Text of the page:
Medical spending rises sharply with age. Even with universal health insurance, older adults may be at risk of catastrophic out-of-pocket medical spending. We aimed to compare catastrophic out-of-pocket medical spending among adults ages 65 and older in the United States, where seniors have near-universal coverage through Medicare, versus South Korea, where all residents have national health insurance.
We used the 2016 Health and Retirement Study and the Korean Longitudinal Study of Aging. The study population were adults ages 65 and over in the US (n = 9,909) and South Korea (n = 4,450; N = 14,359). The primary outcome of interest was older adults’ exposure to catastrophic out-of-pocket medical expenditure, defined as out-of-pocket medical spending over the past two years that exceeded 50% of annual household income. To examine the factors affecting catastrophic out-of-pocket medical spending of older adults in both countries, we performed logistic regression analyses. To compare the contribution of demographic factors versus health system-level factors to catastrophic out-of-pocket medical spending, we performed a Blinder-Oaxaca decomposition.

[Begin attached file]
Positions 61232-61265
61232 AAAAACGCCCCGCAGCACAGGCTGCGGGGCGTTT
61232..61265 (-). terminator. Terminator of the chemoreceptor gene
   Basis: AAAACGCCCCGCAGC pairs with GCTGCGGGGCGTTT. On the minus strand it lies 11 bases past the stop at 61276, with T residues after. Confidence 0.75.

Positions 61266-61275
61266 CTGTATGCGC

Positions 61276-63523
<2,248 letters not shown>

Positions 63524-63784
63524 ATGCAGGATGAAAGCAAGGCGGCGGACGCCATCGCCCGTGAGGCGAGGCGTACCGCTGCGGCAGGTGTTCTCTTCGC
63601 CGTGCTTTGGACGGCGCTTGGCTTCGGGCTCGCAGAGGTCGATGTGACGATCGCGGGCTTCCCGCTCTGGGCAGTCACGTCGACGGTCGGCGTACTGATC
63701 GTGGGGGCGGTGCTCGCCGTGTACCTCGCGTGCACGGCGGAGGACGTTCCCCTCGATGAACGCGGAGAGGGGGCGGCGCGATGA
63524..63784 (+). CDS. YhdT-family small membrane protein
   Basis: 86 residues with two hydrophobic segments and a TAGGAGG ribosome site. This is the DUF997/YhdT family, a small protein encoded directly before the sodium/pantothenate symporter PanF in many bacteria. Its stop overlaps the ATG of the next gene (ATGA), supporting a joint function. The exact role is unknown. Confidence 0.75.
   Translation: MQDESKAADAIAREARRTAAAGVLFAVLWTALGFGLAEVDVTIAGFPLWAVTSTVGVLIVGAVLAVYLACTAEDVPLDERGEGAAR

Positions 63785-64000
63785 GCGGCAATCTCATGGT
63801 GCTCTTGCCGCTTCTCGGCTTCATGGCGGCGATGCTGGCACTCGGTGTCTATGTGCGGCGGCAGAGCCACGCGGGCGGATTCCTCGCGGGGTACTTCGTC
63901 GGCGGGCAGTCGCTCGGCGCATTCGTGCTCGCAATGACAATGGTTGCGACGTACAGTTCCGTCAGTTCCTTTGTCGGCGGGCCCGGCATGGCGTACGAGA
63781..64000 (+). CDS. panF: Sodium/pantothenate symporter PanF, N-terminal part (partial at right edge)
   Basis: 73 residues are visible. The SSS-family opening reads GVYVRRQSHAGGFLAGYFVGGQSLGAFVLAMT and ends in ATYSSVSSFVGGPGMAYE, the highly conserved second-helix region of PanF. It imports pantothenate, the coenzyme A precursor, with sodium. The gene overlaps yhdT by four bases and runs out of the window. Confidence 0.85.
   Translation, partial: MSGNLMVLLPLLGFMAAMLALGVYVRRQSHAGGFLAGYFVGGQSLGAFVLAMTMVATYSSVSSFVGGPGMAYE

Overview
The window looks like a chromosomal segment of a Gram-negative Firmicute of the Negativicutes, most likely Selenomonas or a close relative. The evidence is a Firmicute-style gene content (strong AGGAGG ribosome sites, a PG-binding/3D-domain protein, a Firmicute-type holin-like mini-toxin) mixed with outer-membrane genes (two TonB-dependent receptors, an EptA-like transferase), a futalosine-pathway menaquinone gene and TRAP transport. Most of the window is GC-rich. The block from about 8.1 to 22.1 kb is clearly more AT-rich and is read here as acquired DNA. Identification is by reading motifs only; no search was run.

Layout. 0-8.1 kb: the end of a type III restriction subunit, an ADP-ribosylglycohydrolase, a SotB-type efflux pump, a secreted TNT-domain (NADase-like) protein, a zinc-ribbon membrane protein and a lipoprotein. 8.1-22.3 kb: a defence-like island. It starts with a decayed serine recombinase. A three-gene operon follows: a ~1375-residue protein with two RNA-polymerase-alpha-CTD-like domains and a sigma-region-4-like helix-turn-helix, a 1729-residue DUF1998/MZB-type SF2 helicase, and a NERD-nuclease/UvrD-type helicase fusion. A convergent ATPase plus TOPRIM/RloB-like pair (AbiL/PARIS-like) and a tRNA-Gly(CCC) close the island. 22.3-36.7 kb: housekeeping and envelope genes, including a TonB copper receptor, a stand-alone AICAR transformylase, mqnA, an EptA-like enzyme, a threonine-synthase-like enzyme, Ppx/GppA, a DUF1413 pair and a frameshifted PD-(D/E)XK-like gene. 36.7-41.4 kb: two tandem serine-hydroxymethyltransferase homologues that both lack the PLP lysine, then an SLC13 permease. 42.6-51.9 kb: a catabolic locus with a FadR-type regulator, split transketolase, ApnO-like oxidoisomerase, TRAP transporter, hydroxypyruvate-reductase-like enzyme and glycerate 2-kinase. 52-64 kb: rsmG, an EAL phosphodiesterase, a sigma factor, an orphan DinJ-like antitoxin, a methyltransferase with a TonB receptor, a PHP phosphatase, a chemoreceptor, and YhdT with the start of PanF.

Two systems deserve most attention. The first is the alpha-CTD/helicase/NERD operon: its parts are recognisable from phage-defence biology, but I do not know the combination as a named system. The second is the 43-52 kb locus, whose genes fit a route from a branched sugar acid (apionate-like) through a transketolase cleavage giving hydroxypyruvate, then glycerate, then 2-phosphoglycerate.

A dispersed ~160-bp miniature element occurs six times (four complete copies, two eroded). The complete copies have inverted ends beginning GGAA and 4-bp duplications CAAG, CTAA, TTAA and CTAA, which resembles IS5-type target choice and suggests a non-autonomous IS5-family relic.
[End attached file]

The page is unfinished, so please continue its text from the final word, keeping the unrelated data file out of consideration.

The proportion of respondents with catastrophic out-of-pocket medical expenditure was 5.8% and 3.0% in the US and South Korea, respectively. A Blinder-Oaxaca decomposition showed that the difference in the rate of catastrophic out-of-pocket medical expenditure spending between the two countries was attributable largely to unobservable system-level factors, rather than observed differences in the sociodemographic characteristics.
Exposure to catastrophic out-of-pocket medical spending is considerably higher in the US than South Korea. Most of the difference can be attributed to unobserved health system-level factors.
The full study is available in BMC Health Services Research.